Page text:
Right now, most metaverses are still in their infancy. Facebook/Meta has by far the best graphics out of the main platforms. Most platforms, particularly Decentraland, have clunky avatars that just are not up to industry standard. At the moment, this is the biggest inhibitor for the metaverse. Users ability to get realistic, smooth graphics on traditional consoles, which has driven the incentive to join a platform regarded as worse down.

The confusing paths to join and invest don’t make it any easier. Without logging on, users can purchase the aforementioned NFT land plots on platforms like Decentraland. These users can own large plots, but they still need a VR headset to even see their land. Similarly, Horizon Worlds offers spaces for 3D virtual meetings as well as a platform to play and exercise. The opportunities of the metaverse cannot be experienced without a pricy VR headset. This high cost to log on is another barrier developers will need to find a way to overcome.

Friends meeting in Horizon Worlds (via Meta)

What About the Real World

At this point, the parallels to Ernest Cline’s 2011 dystopian novel and subsequent movie, Ready Player One, are pretty apparent. For those who missed the book, Ready Player One takes place in a world not too far into the future. Users can log onto a digital world (like the metaverse) and forget all their worldly problems. In the book, human obsession and addiction to their virtual world left the physical world neglected and many are beginning to wonder the same thing about the metaverse.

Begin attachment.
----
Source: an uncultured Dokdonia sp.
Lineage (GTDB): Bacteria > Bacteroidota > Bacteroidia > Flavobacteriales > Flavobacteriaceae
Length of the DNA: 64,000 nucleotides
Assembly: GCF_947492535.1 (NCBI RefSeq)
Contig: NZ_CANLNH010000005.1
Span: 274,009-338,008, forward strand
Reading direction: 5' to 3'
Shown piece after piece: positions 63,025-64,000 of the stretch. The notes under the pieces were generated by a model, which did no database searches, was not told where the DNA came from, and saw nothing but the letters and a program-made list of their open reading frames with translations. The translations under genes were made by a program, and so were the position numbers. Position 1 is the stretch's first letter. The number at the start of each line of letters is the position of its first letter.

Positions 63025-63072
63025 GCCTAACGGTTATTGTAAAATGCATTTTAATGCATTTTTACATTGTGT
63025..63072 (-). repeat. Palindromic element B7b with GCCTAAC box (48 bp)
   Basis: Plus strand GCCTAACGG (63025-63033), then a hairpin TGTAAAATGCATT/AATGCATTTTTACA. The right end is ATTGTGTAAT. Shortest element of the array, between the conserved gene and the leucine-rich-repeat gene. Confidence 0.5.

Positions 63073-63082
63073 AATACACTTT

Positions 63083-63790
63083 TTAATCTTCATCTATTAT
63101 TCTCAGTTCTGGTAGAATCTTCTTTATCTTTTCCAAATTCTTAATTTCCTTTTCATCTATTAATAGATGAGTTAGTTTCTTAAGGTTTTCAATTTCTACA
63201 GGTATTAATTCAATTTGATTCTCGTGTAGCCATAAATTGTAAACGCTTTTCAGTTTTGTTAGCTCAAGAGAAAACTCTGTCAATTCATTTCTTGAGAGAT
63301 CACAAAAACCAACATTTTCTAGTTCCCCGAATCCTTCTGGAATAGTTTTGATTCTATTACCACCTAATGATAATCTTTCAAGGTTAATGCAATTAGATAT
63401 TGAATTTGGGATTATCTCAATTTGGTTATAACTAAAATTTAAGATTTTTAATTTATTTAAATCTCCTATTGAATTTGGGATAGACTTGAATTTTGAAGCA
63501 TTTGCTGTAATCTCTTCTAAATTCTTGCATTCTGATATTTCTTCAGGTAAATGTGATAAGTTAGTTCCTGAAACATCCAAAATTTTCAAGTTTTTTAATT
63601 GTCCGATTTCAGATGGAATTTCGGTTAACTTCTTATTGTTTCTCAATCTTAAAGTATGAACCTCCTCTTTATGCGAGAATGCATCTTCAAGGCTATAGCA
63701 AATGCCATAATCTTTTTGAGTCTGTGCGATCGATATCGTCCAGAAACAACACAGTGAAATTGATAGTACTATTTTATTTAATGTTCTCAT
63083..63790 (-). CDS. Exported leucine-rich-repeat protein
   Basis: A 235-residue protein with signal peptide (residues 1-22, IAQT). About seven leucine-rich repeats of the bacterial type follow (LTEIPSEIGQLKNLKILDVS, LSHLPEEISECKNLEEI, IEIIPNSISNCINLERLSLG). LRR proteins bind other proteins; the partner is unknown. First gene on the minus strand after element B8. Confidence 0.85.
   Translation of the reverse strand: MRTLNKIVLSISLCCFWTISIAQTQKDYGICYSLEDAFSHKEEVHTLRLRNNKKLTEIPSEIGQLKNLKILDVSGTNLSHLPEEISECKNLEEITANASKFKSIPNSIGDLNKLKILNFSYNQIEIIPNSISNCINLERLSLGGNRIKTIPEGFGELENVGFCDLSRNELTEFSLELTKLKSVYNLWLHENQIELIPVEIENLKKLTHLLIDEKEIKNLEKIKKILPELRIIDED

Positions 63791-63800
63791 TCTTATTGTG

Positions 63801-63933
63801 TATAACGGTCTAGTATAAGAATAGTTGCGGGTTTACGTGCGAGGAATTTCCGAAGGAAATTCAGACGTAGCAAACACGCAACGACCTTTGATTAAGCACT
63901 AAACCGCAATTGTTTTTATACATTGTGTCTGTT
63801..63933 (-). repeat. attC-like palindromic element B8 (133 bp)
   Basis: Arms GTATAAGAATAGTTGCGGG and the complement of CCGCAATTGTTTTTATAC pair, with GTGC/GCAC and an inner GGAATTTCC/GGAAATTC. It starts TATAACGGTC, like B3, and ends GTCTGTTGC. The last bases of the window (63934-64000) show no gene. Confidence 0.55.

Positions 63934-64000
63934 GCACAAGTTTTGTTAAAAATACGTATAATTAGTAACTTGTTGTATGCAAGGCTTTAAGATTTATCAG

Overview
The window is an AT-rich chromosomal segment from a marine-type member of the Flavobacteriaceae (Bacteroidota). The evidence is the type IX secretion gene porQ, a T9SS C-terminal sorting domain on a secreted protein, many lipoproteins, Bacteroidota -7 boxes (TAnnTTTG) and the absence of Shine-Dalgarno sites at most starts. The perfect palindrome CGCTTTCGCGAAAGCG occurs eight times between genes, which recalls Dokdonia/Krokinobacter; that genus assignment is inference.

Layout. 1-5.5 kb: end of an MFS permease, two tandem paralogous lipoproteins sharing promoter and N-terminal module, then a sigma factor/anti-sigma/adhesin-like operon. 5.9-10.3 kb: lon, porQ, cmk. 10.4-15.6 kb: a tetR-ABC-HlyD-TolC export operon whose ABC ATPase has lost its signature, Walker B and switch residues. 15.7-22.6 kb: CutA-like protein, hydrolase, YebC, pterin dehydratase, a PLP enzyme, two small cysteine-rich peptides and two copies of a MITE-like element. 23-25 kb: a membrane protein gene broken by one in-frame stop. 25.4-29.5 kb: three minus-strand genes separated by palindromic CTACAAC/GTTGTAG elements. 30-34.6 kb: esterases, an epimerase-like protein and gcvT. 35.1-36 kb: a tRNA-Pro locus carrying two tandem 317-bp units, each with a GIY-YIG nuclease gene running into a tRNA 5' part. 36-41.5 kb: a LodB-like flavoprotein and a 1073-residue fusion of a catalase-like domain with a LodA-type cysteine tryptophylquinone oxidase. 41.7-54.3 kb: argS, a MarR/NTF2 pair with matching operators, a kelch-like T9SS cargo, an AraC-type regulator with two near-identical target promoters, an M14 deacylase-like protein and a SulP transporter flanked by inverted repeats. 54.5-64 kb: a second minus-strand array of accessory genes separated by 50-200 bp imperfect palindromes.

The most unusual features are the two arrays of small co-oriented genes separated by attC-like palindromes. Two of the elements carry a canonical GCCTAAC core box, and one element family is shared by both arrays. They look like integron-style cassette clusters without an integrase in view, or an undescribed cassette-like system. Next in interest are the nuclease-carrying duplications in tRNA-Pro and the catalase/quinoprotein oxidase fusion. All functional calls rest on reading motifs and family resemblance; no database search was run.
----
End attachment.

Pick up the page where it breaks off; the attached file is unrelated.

Ready Player One’s metaverse, the Oasis (via Warner Bros.)

Right now, the biggest concern is regarding corporate involvement in the space. Companies like Facebook/Meta doesn’t exactly have the best history when it comes to protecting users’ data, worrying some users that their information could be used against them for advertising. Couple that with everything turning into a subscription service nowadays, and it’s likely that these platforms soon won’t be free to play. With other major companies like Microsoft, Apple, and even Nike investing, it is likely that they will be looking to turn a profit soon. Whether that’s inundating users with ads or a subscription, these corporations will assuredly look to turn a profit soon.

The internet is preparing to enter a new age of interaction and interconnectivity without any restriction on what’s fair game and what’s not. It is more likely than not that if there aren’t some checks put into place, then the metaverse could plunge our world into the dystopia Cline showed us back in 2011.

What’s Next

The metaverse is still at least a decade away. Or at least the version we all imagine is. There are plenty of kinks to still be worked out. From clunky graphics to high entry prereqs, there’s still a long way to go. But with its seemingly limitless opportunities, it seems to have the potential to be the next big thing. There’s plenty of promise waiting to be capitalized on. We might be witnessing the rise of the next stage of the internet, and many believe now is the perfect time to get in. In 10 years, it’s more than likely that you’ll be logging into a virtual conference room for a work meeting or hiking up a digital Mt. Everest. There are endless chances for new experiences. We just hope that when you log on, you remember to grab your virtual copy of The Roundup before you start your day.